19. 19. Hard Engineering Measures • Gabions (-) - Can be unsightly and become a danger along the beach.
  20. 20. Hard Engineering Measures • Revetment - The most effective type of shore protection - Beach material builds up behind them - Need replacing more frequently than other structures
  21. 21. Hard Engineering Measures • Bulkheads - Used when deep water must be maintained up to the shoreline for boating or shipping - Constructed-either steel sheet piles or treated timbers - These types of structures have very little resistance to wave action
  22. 22. Soft Engineering Measures • Beach nourishment - Refers to constant replenishment of large quantities of sand to the beach system. - Beach is therefore extended seawards, leading to improvement of both beach quality and storm protection.
  23. 23. Soft Engineering Measures • Beach nourishment (-) - Very expensive and impractical to constantly transport large quantities of sand to fill up beach. - Imported sand that can be continuously eroded and transported away could have serious consequences on wildlife living within coastal environment.
  24. 24. Soft Engineering Measures • Beach nourishment (-) - E.g. Coral reefs at Waikiki Beach of Hawaii are destroyed as imported sand gets washed out to sea and covers the corals. - Corals are deprived of sunlight they need to survive
  25. 25. Soft Engineering Measures • Beach nourishment (-) - E.g. Singapore – Large scale land reclamation along coast has led to muddy and polluted water and has destroyed coral reefs.
  26. 26. Soft Engineering Measures • Relocation of Property - Coastal planners protect man-made structures (e.g. buildings) by relocating them and letting nature reclaim the beach in its own time. - No building of new properties of structures would be allowed in coastal areas that are vulnerable to coastal erosion.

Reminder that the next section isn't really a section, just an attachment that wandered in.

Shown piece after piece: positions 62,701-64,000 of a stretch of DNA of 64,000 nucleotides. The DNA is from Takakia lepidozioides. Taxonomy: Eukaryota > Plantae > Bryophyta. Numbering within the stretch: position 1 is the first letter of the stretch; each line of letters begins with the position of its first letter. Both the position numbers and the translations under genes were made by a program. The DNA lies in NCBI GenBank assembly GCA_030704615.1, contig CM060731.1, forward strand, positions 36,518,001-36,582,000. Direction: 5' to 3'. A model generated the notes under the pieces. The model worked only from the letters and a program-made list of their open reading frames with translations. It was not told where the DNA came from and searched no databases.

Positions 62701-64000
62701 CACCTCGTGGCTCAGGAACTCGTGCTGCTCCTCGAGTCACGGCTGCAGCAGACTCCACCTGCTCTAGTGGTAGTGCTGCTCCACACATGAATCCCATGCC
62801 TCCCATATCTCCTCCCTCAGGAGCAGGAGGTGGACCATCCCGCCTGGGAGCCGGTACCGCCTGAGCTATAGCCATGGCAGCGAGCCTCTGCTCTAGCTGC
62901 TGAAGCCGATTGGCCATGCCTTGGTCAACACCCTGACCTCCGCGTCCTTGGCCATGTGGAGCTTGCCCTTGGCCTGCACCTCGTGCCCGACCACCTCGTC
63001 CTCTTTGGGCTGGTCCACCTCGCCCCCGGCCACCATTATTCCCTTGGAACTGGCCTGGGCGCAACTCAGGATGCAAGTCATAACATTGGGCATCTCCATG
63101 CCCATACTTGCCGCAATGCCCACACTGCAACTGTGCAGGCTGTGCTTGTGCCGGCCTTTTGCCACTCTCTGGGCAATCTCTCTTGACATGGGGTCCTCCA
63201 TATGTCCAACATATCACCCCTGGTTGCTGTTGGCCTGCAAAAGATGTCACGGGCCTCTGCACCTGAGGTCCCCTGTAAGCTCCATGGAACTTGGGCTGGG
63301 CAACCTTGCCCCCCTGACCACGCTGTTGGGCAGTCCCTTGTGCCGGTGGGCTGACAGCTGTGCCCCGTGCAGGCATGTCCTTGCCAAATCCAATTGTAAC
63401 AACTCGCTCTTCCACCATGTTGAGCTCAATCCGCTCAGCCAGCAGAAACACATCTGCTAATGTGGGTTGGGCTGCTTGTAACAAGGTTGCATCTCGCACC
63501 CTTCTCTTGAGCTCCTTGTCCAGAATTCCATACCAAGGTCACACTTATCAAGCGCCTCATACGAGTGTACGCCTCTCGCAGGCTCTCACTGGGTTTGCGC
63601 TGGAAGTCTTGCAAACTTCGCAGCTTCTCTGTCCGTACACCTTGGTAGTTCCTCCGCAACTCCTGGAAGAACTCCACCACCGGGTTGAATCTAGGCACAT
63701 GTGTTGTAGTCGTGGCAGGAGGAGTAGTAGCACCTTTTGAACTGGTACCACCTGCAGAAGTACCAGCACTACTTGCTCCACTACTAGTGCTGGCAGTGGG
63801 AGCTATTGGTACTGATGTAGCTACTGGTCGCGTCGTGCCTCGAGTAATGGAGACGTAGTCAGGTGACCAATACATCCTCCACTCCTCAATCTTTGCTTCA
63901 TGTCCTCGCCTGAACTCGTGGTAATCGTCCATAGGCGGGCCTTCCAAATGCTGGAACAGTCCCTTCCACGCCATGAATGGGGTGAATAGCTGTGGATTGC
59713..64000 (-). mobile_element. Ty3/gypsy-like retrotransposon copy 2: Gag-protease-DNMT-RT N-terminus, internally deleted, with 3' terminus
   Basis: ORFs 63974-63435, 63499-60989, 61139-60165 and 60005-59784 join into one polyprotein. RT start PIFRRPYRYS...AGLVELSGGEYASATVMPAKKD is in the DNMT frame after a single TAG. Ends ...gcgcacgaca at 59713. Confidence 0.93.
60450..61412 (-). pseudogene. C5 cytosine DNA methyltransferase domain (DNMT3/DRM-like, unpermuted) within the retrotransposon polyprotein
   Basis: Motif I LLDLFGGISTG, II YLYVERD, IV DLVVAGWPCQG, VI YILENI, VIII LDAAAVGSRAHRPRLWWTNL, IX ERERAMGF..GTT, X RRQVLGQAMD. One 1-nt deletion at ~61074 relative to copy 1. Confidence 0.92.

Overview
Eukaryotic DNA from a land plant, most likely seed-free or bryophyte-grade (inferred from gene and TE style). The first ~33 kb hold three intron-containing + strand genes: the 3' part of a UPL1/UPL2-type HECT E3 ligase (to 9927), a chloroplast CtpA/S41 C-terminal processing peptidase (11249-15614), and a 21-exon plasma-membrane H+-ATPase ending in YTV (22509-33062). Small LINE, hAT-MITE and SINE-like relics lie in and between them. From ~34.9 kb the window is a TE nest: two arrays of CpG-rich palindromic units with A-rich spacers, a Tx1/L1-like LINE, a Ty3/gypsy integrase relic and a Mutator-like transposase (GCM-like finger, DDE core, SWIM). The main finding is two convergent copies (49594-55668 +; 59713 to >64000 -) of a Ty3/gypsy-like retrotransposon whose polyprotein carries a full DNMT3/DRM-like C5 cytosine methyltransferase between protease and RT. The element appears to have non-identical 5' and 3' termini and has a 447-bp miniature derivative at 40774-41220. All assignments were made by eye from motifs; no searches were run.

27. 27. Soft Engineering Measures • Relocation of Property - E.g. England – “Green Line” policy which discourages any building beyond a given line. Any properties built beyond the given line will not be defended or protected should they be threatened by coastal erosion.
  28. 28. Soft Engineering Measures • Relocation of Property (-) - Opposition by people with considerable investments in coastal areas. - This approach will be important in future coastal management due to rising sea level as a result of global warming.
  29. 29. Soft Engineering Measures • Planting of Mangroves - Mangroves have long and curved roots that prop up from soil. It traps sediments and reduce coastal erosion. - Mangoves can secure and trap enough sediments to form small islands – extend coastal land seawards.
  30. 30. Soft Engineering Measures • Planting of Mangroves (-) - Not all coastal regions can support mangroves, especially in coastal regions with destructive waves. - As sediments build up along coast after planting mangroves, depth of coast may become shallower and thus affect port activities – (E.g. Pose a problem for countries like Singapore that depends heavily on maritime trade.)
  31. 31. Soft Engineering Measures • Growth of coral reefs - Coral reefs weaken wave energy. - Artificial reefs can be created along coast by placing environmentally friendly and durable materials such as steel or concrete on sea floor.
  32. 32. Another example of man made structure as coral reef
  33. 33. REFERENCES • by Jim DeStefano & John Roberge, 2004 August STRUCTURE magazine. • Concrete Shore Protection, Portland Cement Association, 33 West Grand Avenue, Chicago, Illinois,1955. •Designing for Bank Erosion Control with Vegetation, Knuston, P. L., Reprint 78-2, U. S. Army Coastal Engineering Research Center, February 1978, (NTIS #AO51 571). •Designing Retaining Walls, Bulkheads and Seawalls of Treated Timber, American Wood Preservers Institute
  34. 34. Thank You For Watching!

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coastal erosion